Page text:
Being a leader sometimes means playing multiple roles at any given time - a mentor, a coach, a disciplinarian, and more. To be able to motivate and inspire your team, you will need to perform more than one function. With all the stressors in and around the workplace, the multi-faceted, positive leader is more essential than ever.
When we think of the word leader, we usually think: strict, stern, and always following the rules. However, to really make an impact as a team leader, project manager, or even small business owner, it helps to approach leadership in a positive, hence, more effective and impactful way. If you’re asking yourself, “How to inspire my team?” or “How to motivate my team?” you’re on the right track. Read on for 6 tips (and more!) to inspire and motivate your team through positive leadership.
Anyone can lead. Even if you're not a born leader, there are skills you can acquire that will enable you to move up the corporate ladder. In time, it all becomes redundant and tired. As a leader, your team will produce results but at what cost? You risk burnout, loss of motivation, and even ill health when you push your team too hard without any respite in between or variation to how you run your team.
If you want to be the kind of leader who inspires and motivates your team enough to make them want to be the same type of leader in the future, choose to be a positive leader. Positive leadership will produce results that will create ripple effects in the company, if not, the industry, happier employees, and more satisfied customers and clients.
Unsure of the distinction between a leader and a positive leader? It’s all down to helping your team members achieve their highest potential by uplifting, empowering, and, therefore, encouraging, inspiring, and motivating them instead of merely directing them and laying out what’s expected of them. Here are the ways in which you can do all of these and more:
1. Share your goals and visions for the team with each team member
Sometimes, leading your team is like going on a journey with them, expecting them to trust you enough to follow you. However, sometimes, being able to visualize the destination helps fuel the machinery to complete the journey. In positive leadership, sharing your goals for the team with them helps each team member see the bigger picture of your plans and hopes for them in the near future, showing them what their role will be in the process, instilling a sense of value and accountability within each of them. This turns them from employees to team leaders, project managers, or even small business owners over time.
Cement the team together and secure their commitment by letting them see where you plan to take them 6 months, 1 year, or 3 years down the line. Whether it’s promoting internally, expanding their job scope by delegating tasks, or training them for a department they wish to move to or are better qualified for, sharing your plans can do a lot in terms of inspiring and motivating your team.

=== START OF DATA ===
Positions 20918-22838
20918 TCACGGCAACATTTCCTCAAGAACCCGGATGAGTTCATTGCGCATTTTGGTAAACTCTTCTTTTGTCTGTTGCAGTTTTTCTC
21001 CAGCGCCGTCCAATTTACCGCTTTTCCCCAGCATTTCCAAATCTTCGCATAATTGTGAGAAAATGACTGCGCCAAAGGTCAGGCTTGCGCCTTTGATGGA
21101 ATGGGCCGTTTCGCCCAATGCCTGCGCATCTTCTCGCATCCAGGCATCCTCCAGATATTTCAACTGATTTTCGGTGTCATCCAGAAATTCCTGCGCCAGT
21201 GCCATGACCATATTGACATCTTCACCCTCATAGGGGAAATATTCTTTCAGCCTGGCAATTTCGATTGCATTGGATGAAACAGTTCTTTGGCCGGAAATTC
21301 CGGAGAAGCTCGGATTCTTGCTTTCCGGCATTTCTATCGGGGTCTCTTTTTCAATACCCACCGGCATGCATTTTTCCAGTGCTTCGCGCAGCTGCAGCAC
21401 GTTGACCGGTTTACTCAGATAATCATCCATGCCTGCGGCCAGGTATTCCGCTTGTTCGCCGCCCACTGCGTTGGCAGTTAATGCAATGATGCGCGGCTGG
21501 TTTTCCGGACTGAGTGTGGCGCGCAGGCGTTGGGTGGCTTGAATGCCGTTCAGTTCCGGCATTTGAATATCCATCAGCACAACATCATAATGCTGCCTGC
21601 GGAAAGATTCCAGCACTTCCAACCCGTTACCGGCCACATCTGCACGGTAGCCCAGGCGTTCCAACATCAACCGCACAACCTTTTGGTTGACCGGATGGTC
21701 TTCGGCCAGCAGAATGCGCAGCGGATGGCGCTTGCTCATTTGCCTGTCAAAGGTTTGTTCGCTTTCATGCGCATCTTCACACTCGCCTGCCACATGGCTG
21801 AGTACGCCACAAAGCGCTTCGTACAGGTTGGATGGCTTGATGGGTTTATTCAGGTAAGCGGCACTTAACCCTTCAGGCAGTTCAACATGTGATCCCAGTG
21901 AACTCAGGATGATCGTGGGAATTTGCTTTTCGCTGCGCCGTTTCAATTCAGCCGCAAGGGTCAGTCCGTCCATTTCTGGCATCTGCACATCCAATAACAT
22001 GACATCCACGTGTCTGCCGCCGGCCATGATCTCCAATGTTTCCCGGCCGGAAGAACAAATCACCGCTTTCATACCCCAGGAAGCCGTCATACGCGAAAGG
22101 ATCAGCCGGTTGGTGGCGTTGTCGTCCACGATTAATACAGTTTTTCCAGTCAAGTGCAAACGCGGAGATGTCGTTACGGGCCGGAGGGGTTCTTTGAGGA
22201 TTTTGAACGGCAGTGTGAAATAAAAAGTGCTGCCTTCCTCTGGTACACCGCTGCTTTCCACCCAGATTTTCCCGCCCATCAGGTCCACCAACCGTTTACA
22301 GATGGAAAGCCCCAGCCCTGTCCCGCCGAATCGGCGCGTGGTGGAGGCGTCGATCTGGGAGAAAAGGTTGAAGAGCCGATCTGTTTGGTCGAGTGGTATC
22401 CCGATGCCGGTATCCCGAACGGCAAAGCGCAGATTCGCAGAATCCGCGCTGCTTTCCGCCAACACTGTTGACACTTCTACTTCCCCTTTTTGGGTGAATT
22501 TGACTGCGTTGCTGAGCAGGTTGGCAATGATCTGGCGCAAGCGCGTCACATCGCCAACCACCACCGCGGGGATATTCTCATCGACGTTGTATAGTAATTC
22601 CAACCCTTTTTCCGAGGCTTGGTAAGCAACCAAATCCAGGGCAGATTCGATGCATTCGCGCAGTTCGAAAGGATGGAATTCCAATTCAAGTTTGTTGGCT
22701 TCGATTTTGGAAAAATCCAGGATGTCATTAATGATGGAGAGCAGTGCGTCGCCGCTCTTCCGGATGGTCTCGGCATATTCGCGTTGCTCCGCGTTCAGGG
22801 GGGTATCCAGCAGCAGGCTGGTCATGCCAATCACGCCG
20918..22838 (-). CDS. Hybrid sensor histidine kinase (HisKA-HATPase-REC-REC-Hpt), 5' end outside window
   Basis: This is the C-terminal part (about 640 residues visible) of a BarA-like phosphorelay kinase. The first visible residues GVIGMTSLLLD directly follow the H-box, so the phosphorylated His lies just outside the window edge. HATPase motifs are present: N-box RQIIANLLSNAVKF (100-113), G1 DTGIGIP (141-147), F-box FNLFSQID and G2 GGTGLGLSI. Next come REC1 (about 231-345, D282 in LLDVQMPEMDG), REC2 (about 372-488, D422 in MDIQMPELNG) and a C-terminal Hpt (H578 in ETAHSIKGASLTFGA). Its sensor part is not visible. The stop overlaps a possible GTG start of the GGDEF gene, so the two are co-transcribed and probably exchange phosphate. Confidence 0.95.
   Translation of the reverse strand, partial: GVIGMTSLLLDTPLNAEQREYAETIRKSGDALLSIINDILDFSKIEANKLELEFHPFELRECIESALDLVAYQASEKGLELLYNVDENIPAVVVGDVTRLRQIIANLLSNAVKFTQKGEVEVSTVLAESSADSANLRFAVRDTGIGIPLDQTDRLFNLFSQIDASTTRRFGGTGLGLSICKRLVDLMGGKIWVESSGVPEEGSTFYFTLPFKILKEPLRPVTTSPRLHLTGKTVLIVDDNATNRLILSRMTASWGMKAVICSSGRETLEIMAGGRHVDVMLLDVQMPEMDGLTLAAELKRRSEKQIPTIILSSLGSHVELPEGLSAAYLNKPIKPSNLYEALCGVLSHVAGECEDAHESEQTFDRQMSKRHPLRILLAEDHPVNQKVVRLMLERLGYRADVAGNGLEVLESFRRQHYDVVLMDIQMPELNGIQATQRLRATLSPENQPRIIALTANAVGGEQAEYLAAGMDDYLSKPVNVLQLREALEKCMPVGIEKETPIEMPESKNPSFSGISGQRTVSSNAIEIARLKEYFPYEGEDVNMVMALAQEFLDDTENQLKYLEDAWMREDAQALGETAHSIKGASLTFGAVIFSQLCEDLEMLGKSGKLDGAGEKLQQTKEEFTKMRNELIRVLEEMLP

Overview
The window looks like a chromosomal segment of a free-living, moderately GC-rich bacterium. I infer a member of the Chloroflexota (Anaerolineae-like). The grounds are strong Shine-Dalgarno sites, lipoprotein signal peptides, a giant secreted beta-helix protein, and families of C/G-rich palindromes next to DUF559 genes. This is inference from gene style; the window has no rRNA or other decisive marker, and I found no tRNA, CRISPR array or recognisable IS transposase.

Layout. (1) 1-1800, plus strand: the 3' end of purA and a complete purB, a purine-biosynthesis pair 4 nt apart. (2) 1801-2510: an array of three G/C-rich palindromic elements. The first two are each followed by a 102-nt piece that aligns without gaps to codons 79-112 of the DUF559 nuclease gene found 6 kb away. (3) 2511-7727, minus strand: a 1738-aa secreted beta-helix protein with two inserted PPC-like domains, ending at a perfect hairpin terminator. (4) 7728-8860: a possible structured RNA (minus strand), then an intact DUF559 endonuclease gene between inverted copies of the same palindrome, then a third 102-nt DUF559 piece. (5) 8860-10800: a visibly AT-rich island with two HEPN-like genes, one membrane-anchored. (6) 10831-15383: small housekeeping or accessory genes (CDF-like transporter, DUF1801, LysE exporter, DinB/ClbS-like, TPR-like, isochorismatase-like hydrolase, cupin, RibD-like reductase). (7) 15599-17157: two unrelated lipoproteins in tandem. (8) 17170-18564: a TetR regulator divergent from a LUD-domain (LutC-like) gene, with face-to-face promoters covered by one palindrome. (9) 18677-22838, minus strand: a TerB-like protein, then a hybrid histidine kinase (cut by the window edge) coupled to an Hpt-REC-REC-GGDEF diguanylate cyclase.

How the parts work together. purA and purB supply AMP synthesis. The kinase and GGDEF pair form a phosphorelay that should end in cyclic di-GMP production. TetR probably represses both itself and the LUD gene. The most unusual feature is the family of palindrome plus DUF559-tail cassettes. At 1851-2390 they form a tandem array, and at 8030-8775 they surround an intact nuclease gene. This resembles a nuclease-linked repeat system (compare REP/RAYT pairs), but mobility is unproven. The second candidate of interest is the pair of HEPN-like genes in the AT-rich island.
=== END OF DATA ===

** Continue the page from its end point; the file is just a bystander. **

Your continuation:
Communication is easily passed as exchanging work-related messages with teammates or conducting team meetings, but leaders don’t always get it right. Positive leadership entails more meaningful communication, the type that not only generates results but also edifies the soul, makes the heart more full, and creates a deeper appreciation for one another and the job.
More than merely talking to someone else, a positive leader understands that communicating with someone means practicing transparency, setting boundaries within the workplace while being approachable and relatable at the same time, and being honest without being cruel, abrupt or flippant. It’s communication with respect, humility, and assertiveness with the aim of encouraging as well as providing feedback and guidance to each team member. Communication from the perspective of positive leadership also means letting your team know that your door is always open to them and that they can come to you whenever they need to without feeling shame, fear, or embarrassment.
Part of positive leadership is teaching your team ways to do their jobs better and more effectively while helping them solve problems and make decisions in the workplace. Apart from regular checks like quality assurance, productivity, and attendance reports, among others, schedule regular coaching sessions with each and every member of your team. Keep in mind that this can be done in many ways, depending on the topic or the seriousness of the matter at hand.
Coaching sessions can be done in as quick as 15 minutes or 30 minutes if you want to just go over the things that still need to be done or minimal items for improvement. These quick, casual talks do not need to be documented at all times. Just set aside some time to chat with a team member, see where they’re at work-wise, and close the conversation by assuring them that they can always come to you whenever they need you.
For team members whom you may have noticed are struggling or falling behind on their performance, you can take more time. Positive leadership means being able to have more serious conversations where everything is laid out in black and white like items such as action plans, corrective action, and incident reports. Let them know that the purpose is not to humiliate or embarrass but to check with them to make sure they’re inspired and motivated to continue on. Is there something you can do? Can the rest of the team also pitch in and help out? Lastly, schedule follow-up sessions with them to let them know that you are serious in helping them overcome the challenges they are facing.